Over two years have passed since Shacknews last had the opportunity to check out the video game/television show hybrid, Quantum Break. Remedy Entertainment's latest experimental approach to gaming appeared unconventional on the surface, but it looked to be interesting. Players would engage in a third-person action game, with the game's individual acts separated by a live-action television series. If nothing else, it all looked unique, which is why it was such a shame that Quantum Break was delayed for years following that first look.
Last week, Shacknews had the opportunity to re-visit Quantum Break for the first time since E3 2013. A few things have changed. The game, now in its final stages, was fully playable, meaning this writer got to witness Remedy's grand vision for how its mixture of two distinct media will operate. More interestingly, this was a chance to see how unique choices would not only affect gameplay, but also the live TV element.
The central story for Quantum Break has not changed. The story follows Jack Joyce (played by "The Following" actor Shawn Ashmore), who follows a call from his best friend and head of Monarch Solutions, Paul Serene ("Game of Thrones" actor Aidan Gillen), to check out a bold new experiment. Serene has created a vessel that allows him to travel through time, which would allow him to solve mankind's greatest problems. However, disaster quickly strikes and an accident results in both Joyce and Serene gaining time-based powers. Serene uses his abilities to push his sinister agenda forward and stamp out any opposition in his way, including Joyce.
Meanwhile, Joyce is given several time-based abilities that he can use on the battlefield. It doesn't take long to find uses for these skills. Joyce can freeze time in certain areas, reverse time in others, and also use offensive abilities, like a burst effect that affects foes in a single area. It won't take long to find use for these abilities, because the number of shooting gallery sequences is a number that's much closer to Remedy's Max Payne than it is Remedy's Alan Wake.
While all of this sounds well and good, Quantum Break begins to fall apart in the actual gameplay department. The shooting mechanics are rough, with precision and hit detection leaving a lot to be desired. Worse than that, however, are the platforming mechanics. There are several sequences that require Joyce to climb onto platforms and jump across the area to reach windows or high scaffoldings, but these sequences are best described as clumsy. Joyce's leaps often miss their target and there are several spots that look climbable, but are actually not. These platforming sequences quickly became frustrating and it's hard to imagine an entire game filled with these sequences.
Where Quantum Break shines is with its storytelling. The plot of attempted time travel gone horribly wrong is an interesting one, especially as it leads into a major mystery of how Serene went from ambitious and altruistic scientist to ruthless killer. There's the connection between him and Joyce that's fascinating to explore. There's lore sprinkled throughout each stage, with collectible 'Narrative Objects' offering background on the story, setting, and the various players involved in the ongoing plot. It's also helped greatly by both Ashmore and Gillen's performances, enough that it's worth overlooking some cringe-inducing lines. (Did you know Shawn Ashmore was in "X-Men?" If not, they sure will point that out repeatedly!) Plus, there are some beautifully-rendered character models, which look even more stunning on the game's Windows 10 version, which was running on DirectX 12.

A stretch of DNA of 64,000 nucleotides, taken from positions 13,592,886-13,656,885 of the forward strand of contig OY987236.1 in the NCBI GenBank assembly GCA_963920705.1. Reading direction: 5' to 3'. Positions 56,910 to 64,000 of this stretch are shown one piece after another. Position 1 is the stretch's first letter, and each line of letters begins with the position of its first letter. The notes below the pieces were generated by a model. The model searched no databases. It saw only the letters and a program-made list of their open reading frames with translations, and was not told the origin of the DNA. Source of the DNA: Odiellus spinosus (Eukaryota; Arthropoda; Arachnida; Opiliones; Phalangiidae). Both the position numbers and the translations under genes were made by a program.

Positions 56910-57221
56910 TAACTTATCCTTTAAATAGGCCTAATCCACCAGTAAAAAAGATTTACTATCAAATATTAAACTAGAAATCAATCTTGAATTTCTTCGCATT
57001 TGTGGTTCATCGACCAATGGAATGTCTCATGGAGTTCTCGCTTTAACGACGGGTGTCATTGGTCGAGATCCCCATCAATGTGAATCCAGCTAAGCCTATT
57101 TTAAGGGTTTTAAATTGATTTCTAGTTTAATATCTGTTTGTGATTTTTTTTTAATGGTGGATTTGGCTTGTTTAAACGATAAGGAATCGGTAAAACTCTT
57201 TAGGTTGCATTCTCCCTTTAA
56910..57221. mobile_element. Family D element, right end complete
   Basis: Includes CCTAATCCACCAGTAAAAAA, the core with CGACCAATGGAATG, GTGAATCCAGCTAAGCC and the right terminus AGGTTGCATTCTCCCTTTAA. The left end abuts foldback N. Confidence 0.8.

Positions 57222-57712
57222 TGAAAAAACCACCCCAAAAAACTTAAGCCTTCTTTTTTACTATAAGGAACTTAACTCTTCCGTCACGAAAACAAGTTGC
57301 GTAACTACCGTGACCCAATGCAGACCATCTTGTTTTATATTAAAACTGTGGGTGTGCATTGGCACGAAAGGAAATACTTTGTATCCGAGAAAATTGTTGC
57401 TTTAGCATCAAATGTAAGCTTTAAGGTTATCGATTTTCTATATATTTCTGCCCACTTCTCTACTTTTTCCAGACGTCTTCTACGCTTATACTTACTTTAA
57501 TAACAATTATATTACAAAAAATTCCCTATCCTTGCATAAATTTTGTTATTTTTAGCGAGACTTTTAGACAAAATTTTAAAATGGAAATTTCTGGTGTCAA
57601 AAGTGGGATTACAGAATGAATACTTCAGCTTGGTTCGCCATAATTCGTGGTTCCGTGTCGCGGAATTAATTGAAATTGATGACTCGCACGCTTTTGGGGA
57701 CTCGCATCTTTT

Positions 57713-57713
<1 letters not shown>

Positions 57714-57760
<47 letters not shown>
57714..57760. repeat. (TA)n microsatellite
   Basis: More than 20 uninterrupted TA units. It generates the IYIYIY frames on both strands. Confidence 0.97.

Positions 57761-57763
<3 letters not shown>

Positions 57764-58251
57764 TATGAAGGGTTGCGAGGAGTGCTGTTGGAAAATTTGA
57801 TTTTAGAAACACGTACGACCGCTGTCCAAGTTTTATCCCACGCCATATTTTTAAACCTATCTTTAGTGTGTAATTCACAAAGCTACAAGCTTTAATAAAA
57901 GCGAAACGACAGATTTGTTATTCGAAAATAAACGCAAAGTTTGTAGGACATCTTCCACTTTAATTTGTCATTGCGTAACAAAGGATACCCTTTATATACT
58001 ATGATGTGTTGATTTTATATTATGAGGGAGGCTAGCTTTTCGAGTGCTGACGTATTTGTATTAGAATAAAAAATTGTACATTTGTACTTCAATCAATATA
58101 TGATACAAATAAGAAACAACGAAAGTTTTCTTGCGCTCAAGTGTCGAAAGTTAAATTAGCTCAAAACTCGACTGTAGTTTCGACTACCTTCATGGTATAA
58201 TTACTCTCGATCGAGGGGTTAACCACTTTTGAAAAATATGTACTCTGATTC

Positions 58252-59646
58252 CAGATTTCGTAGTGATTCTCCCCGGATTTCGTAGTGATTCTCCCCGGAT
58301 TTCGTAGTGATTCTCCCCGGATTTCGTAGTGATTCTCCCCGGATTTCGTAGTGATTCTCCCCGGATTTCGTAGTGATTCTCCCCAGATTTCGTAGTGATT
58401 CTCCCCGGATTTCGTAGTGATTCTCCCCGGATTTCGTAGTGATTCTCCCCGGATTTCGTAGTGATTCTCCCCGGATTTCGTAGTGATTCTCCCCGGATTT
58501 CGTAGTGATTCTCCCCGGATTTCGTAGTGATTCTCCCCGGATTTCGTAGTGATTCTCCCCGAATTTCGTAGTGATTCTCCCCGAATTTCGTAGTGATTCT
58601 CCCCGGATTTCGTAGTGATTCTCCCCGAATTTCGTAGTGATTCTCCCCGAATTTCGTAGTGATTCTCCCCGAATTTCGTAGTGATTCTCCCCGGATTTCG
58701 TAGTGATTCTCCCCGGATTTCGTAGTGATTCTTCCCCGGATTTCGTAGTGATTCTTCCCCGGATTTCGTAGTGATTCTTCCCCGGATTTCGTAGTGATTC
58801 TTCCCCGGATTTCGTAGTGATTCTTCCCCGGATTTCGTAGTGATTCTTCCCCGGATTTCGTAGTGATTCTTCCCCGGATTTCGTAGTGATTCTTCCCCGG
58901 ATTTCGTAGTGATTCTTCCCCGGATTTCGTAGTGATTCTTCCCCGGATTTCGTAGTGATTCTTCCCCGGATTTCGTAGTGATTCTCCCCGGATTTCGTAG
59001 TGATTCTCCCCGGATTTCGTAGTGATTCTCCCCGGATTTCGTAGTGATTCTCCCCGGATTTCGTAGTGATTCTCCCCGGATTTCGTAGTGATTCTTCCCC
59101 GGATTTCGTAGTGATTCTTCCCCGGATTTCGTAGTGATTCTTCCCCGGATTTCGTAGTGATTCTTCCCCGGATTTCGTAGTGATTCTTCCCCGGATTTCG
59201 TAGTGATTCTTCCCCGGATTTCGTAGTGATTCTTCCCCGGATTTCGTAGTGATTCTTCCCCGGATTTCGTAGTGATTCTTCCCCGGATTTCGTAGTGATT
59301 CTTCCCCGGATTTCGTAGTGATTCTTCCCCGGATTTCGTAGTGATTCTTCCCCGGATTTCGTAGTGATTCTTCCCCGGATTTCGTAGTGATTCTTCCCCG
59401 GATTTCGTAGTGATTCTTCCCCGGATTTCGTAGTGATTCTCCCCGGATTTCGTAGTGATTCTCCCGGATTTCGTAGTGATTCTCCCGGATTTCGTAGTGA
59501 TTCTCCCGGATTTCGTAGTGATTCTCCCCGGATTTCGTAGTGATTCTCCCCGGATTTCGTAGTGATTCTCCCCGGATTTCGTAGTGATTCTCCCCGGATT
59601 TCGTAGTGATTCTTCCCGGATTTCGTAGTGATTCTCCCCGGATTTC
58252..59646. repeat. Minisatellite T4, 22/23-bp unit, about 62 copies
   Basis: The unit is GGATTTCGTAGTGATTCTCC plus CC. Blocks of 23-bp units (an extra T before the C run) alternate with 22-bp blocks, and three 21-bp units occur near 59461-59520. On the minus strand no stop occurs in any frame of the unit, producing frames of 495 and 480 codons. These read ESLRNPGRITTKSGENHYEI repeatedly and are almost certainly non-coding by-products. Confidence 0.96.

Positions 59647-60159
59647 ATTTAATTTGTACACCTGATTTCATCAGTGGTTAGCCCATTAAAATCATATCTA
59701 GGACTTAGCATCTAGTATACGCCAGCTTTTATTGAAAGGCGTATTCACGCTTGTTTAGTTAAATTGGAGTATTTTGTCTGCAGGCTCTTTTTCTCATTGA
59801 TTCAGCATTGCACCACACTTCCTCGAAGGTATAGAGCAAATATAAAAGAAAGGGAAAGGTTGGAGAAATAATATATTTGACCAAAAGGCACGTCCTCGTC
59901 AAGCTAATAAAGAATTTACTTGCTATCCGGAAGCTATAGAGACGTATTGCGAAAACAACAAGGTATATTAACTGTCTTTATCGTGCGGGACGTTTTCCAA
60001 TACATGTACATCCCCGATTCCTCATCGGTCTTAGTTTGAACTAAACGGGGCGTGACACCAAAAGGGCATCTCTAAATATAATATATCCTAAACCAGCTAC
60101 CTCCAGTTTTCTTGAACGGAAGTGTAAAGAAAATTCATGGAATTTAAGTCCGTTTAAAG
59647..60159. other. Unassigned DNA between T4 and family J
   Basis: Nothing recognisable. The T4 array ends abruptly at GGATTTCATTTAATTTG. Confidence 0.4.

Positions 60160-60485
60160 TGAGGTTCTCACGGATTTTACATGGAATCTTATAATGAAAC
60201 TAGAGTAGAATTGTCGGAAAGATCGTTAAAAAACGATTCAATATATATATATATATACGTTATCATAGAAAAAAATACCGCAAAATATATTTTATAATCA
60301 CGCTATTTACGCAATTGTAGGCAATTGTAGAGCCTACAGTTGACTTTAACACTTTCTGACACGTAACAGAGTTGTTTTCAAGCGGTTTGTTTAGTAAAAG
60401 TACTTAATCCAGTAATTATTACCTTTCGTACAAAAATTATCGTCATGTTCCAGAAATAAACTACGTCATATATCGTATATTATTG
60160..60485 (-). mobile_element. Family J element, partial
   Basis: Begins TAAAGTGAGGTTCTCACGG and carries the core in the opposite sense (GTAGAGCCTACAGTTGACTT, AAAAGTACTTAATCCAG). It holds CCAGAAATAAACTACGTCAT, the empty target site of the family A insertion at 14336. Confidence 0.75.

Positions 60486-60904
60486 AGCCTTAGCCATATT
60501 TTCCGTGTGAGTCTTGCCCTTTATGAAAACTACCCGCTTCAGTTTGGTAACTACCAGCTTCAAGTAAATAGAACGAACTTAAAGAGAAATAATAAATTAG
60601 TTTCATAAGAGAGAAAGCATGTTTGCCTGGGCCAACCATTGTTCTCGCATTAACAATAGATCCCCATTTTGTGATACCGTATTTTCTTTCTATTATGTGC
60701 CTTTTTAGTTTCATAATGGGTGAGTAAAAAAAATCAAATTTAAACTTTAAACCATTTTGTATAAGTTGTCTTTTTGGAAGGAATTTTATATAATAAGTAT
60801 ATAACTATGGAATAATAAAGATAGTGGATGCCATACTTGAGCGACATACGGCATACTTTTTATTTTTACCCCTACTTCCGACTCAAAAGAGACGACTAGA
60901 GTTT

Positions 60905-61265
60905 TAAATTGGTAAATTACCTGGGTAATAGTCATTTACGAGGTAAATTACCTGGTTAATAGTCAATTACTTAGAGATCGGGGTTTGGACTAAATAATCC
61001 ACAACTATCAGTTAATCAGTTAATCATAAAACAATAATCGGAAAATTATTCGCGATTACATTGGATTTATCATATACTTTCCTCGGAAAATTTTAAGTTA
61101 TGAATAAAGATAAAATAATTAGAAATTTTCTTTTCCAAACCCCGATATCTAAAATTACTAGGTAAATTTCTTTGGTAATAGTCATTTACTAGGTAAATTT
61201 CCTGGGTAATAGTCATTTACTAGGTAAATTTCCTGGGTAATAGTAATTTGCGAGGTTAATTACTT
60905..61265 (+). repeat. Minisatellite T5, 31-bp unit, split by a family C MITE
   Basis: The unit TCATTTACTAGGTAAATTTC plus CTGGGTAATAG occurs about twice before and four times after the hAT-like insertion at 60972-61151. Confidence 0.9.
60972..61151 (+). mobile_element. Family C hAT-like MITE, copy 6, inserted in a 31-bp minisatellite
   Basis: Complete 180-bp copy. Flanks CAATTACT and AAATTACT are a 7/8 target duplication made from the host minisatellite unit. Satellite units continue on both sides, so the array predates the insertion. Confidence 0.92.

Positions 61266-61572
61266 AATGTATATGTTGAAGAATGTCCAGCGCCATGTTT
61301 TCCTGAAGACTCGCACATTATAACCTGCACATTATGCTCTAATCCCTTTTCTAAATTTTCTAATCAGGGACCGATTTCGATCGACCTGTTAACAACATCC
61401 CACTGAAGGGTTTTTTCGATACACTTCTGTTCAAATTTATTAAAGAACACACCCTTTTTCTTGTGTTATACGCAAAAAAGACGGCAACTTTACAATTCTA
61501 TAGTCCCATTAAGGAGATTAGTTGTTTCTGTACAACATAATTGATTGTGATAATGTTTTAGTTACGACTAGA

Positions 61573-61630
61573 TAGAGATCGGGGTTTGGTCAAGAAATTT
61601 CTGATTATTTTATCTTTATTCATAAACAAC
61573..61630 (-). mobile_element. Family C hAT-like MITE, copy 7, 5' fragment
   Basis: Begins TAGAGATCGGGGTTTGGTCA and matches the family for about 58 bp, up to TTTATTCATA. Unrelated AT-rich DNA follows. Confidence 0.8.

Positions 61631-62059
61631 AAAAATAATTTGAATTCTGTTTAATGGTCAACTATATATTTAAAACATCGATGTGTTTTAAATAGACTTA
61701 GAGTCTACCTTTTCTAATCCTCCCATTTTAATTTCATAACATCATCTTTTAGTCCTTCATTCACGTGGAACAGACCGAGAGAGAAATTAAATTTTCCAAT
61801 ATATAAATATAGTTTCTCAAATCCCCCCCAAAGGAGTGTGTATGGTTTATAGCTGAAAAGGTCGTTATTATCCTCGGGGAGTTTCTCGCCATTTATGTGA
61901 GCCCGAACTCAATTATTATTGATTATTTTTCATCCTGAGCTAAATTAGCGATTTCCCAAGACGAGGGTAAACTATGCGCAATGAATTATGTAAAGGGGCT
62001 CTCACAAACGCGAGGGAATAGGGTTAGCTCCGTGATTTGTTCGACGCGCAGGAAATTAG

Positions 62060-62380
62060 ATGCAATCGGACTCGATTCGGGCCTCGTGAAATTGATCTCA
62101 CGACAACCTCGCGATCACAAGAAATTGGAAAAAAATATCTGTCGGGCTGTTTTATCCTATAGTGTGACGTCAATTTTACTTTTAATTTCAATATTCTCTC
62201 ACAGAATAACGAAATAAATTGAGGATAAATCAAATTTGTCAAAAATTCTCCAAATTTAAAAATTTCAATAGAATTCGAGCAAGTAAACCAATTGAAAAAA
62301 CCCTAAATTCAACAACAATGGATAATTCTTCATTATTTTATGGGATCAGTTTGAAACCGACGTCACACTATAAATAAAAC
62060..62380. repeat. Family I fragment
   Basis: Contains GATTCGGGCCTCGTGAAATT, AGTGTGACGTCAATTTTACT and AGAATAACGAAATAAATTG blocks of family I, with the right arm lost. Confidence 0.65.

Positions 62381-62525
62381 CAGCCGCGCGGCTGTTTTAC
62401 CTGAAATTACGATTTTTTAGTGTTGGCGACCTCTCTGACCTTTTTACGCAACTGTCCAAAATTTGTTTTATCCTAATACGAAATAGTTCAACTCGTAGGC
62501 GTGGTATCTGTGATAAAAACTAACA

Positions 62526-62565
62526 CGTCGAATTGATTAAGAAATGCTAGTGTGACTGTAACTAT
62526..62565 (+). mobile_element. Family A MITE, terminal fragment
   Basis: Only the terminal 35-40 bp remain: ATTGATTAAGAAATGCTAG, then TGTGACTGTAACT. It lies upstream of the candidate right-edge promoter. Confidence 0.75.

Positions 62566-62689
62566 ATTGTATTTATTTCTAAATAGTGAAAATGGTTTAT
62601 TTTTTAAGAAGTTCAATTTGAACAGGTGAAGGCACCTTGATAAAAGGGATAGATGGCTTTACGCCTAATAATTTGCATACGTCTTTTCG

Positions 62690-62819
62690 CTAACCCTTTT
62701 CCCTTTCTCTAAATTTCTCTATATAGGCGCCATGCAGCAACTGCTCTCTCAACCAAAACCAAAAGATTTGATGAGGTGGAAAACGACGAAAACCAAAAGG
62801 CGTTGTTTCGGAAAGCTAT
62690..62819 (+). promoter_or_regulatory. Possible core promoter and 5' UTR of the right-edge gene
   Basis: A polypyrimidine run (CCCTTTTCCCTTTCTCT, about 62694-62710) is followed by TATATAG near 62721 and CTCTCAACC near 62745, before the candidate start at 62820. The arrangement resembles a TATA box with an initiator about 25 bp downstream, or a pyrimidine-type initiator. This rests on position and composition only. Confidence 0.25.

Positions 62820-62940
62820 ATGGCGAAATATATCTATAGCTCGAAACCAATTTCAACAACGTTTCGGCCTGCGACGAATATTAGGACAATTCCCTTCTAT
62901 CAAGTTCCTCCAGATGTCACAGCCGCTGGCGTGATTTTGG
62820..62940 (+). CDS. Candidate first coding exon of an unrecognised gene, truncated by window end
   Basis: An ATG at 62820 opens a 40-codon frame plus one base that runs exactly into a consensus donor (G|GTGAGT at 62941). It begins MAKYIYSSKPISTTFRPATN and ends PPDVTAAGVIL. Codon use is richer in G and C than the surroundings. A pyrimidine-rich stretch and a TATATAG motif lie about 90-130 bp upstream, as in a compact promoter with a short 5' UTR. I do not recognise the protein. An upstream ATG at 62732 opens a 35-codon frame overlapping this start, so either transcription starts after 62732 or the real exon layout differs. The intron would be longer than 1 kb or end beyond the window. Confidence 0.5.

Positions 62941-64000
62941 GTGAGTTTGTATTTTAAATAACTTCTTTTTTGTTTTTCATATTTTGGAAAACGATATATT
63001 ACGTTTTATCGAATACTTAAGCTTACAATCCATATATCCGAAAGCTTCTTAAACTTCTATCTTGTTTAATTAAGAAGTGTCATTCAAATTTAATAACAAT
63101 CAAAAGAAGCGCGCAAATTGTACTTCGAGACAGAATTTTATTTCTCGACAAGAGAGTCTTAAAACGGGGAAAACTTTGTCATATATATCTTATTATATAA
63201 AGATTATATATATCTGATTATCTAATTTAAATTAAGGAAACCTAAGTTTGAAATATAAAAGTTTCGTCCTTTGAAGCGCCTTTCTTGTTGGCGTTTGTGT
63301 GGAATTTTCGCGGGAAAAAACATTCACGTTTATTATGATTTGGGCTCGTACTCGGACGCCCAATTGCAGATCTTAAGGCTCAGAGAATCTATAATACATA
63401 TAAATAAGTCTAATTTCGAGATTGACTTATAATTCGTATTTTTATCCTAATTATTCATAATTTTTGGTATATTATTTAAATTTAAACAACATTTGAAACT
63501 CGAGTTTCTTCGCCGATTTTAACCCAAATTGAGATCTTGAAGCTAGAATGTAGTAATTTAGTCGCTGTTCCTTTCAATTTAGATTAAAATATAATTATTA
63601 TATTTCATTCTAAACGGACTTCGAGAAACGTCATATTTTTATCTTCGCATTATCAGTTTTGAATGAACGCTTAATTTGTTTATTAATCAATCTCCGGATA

There are also the game's tough decisions, known as 'Junction Points.' These chapters are played from the perspective of the villainous Serene. Here, players are confronted with a major decision, which play out with Serene using his powers to analyze the choices and their consequences. Once players make their decision, the consequences will play out in Joyce's subsequent stages. However, they'll also influence what is seen on the live action series. While the first Junction Point will result in one of two possible live-action scenes, there are more possible scenarios later on, as the decisions pile up. As for the live-action series itself, grab some popcorn, because each episode will take roughly a half-hour. But for those that are playing through Quantum Break a second time and just want to get through the game, the series is entirely skippable.
It's tough to determine how Quantum Break will play out, because Remedy has shown tremendous potential here. The story in itself is an intriguing one and sets the stage for action and drama. But it's hard to shake that the gameplay feels like a slog, especially as the platforming sequences pile up. Ironically, this mixture presents a choice to the player, whether a quality story is worth enduring less-than-solid gameplay.
Those players will get to make their choice when Quantum Break releases on Xbox One on April 5. Those that pre-order Quantum Break before April 4 will get the Windows 10 version (release date to be determined) for no extra charge, along with the Xbox 360 version of Alan Wake's American Nightmare. Regardless, all copies of the Xbox One version of the game will include the original Alan Wake, along with both 'The Signal' and 'The Writer' DLC add-ons.